Hoping to plug the evasive gaps
Spent my Wednesday afternoon in the jury assembly room at the Citrus County Courthouse attending the Public Safety Coordinating Council meeting.
And enjoyed every minute.
Have you ever had an idea and tried to imagine how it might work out? Lately I’ve been writing about mental illness in this county and wondering why the people who are on the front lines aren’t involved in the solution.
I mean, the county commission is deciding on the Baker Act campus, yet the folks in our community who actually have day-to-day contact with sufferers and their loved ones are somehow not at the table.
And then…they were.
The Public Safety Coordinating Council meets quarterly and talks about, you know, public safety stuff. At least that’s my guess. Wednesday was the first time I’ve ever attended one.
The county commission appointed Commissioner Rebecca Bays to the council and she used the opportunity to open the conversation about mental illness in a real and true way.
Participants included representatives from both hospitals, the jail, the school district, LifeStream, NAMI-Citrus, Pace Center for Girls, United Way of Citrus County, Jessie’s Place, several county higher-ups, Community Alliance of Citrus County and CASA.
I counted about 40 people. It took a half hour for introductions.
Bays has taken a much different view on the Baker Act project than the other commissioners. For one, she believes we’re using the Baker Act as a crutch far too often; Bays fears all this talk will give citizens the mistaken impression that locking people up for three days solves our challenges with mental illness and addiction.
She would prefer we take “Baker Act” out of the conversation altogether. Without the wraparound services, particularly follow-up care, the LifeStream program in Citrus will mean very little.
Hence, Wednesday’s meeting.
I took some notes:
— Bays: “If there’s a gap, I want to know where the gap is.” There we go. That’s the challenge.
— Heard this from numerous organizations: Need is increasing, funding is decreasing. Many of these entities rely on state grants to keep programs running.
— County firefighters and EMS have administered 400 Narcan doses already this year. Narcan is given to someone overdosing on opiates, including the deadly fentanyl.
— The county has alternative court programs designed to help people whose errors of judgment are related to particular issues. There’s Drug Court, Mental Health Court, Veterans Treatment Court. Each has less than a dozen current participants.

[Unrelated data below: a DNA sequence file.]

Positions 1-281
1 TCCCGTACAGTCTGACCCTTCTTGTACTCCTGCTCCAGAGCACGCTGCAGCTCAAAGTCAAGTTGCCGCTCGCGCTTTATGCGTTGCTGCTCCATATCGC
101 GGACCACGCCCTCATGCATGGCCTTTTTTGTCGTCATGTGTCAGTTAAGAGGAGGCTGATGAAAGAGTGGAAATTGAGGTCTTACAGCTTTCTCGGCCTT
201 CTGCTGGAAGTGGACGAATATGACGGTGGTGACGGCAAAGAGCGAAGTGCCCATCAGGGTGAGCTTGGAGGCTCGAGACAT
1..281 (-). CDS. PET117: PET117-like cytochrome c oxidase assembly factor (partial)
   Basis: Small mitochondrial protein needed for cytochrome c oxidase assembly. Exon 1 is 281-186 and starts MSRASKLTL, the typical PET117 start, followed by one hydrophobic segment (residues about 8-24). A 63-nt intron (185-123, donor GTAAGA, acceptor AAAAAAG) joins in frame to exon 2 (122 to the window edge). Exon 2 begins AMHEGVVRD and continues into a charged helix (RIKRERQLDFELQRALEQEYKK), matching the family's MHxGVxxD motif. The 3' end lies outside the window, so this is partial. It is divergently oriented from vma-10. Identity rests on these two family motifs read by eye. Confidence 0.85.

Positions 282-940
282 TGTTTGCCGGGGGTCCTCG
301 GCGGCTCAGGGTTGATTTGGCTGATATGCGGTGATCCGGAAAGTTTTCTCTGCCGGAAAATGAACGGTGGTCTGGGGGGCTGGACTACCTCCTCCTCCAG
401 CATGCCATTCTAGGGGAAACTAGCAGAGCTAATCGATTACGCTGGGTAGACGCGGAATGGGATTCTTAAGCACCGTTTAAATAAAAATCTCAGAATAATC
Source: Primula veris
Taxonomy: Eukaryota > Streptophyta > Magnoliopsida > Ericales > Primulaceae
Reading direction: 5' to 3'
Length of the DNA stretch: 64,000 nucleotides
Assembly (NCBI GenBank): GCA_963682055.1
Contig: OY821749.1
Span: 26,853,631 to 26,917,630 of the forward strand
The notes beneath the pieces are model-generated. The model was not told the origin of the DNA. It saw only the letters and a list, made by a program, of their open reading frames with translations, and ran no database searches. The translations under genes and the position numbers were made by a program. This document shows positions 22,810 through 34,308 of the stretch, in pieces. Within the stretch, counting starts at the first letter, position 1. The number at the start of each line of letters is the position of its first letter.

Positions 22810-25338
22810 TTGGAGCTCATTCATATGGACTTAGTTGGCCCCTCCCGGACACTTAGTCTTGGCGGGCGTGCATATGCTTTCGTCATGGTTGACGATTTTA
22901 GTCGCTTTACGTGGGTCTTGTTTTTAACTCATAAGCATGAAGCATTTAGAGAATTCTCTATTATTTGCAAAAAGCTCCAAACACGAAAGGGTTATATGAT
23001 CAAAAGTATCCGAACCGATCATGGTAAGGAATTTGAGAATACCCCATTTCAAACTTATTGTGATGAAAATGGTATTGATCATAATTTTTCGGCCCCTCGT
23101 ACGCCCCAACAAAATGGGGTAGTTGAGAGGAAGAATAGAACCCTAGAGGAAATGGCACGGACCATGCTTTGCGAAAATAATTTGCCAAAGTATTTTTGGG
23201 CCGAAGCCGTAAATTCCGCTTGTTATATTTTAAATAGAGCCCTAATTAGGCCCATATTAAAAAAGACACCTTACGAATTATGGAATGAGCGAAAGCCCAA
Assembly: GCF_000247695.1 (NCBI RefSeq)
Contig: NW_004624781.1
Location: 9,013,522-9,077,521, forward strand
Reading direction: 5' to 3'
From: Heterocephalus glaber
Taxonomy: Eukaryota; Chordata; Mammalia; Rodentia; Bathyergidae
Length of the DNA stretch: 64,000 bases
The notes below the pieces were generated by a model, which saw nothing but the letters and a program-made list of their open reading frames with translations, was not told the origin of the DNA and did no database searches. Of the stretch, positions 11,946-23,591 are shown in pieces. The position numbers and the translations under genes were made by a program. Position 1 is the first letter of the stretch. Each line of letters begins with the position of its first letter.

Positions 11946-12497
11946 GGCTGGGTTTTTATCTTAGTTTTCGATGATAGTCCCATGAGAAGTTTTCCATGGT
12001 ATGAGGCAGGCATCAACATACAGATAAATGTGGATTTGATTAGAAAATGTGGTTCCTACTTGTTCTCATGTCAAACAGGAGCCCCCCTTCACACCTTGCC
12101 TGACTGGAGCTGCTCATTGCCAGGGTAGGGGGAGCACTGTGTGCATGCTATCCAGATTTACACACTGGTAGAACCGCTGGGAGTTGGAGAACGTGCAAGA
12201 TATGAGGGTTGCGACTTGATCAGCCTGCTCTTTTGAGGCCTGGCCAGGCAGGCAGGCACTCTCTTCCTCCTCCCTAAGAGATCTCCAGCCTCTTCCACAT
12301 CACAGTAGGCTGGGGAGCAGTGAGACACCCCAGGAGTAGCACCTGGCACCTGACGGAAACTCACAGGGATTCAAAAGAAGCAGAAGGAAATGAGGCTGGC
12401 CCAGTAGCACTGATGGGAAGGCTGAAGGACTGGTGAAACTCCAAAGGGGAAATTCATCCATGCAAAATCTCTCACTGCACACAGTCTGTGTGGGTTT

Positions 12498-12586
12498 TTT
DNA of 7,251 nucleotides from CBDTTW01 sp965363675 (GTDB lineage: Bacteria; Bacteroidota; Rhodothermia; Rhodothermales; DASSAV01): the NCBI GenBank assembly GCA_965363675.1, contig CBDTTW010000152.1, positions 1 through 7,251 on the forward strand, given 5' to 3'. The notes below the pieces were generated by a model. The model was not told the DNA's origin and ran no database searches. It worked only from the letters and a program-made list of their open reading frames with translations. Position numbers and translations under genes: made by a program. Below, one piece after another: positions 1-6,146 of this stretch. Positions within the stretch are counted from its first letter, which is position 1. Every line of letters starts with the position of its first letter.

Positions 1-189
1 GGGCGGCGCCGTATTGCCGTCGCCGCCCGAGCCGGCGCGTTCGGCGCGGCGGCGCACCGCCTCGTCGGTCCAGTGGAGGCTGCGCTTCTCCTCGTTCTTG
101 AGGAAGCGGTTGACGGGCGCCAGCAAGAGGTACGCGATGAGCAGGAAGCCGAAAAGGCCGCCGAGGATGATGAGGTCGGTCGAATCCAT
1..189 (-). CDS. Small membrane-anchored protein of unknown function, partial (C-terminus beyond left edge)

Then there’s Teen Court: 84 current clients with 33 cases still pending. Oftentimes their parents are participants in one of the other alternative court programs at the same time.
— There’s a disconnect between the LifeStream Baker Act facility in Leesburg and the services Citrus County residents receive once they’re home.
Sometimes the patient doesn’t cooperate with follow-up visits. I’ve heard that before. The idea being someone from Inverness is Baker Acted to Leesburg, released after three days, gets home with his meds and never follows back up with the doctor.
I also don’t think it’s that simple. Remember this is a mental illness, not someone with a broken toe. As I wrote in last Sunday's Chronicle column about my own battles with depression, with mental illness the brain is a liar. I’ve also heard enough stories about the weeks it takes for a a follow-up appointment to think there’s truth in it.
— Bays: “How do we drive the need for a Baker Act down?” There are a lot of downsides to being Baker Acted and, frankly, I haven’t heard much upside to it.
Everyone in that room Wednesday has the same goal: Preventing situations from becoming so bad off that a Baker Act commitment is the only remedy.
— There’s a general lack of Citrus County mental-illness data. I know…data is boring. But our challenges are anecdotal unless we can back them up with facts.
— Someone said: “We don’t even know we all exist.”
Boy, that’s vital. Each time I’m in a room with a large group of community minded folks, I’m reminded of all the star power we have in this county of people who want to help. It’s important to know they’re not alone.
I felt a real sense of community, folks not interested in pursuing their own agendas but rather trying to make sense of the senseless. Mental illness is a big fat question mark. These experts don’t have the answers, but they have the willingness to seek them together.
Credit to Bays for starting the conversation on such a high level. Many, many more conversations are to follow. Soon the group will begin the exploration process to find those gaps in mental health services, and plug them.
I looked around that room and recognized the faces of people who Know How to Get Things Done. A mix of government, courts, law enforcement and nonprofits. These folks are serious about their mission.
They’re locked into figuring this out.
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Mike Wright has written about Citrus County government and politics for 35 years.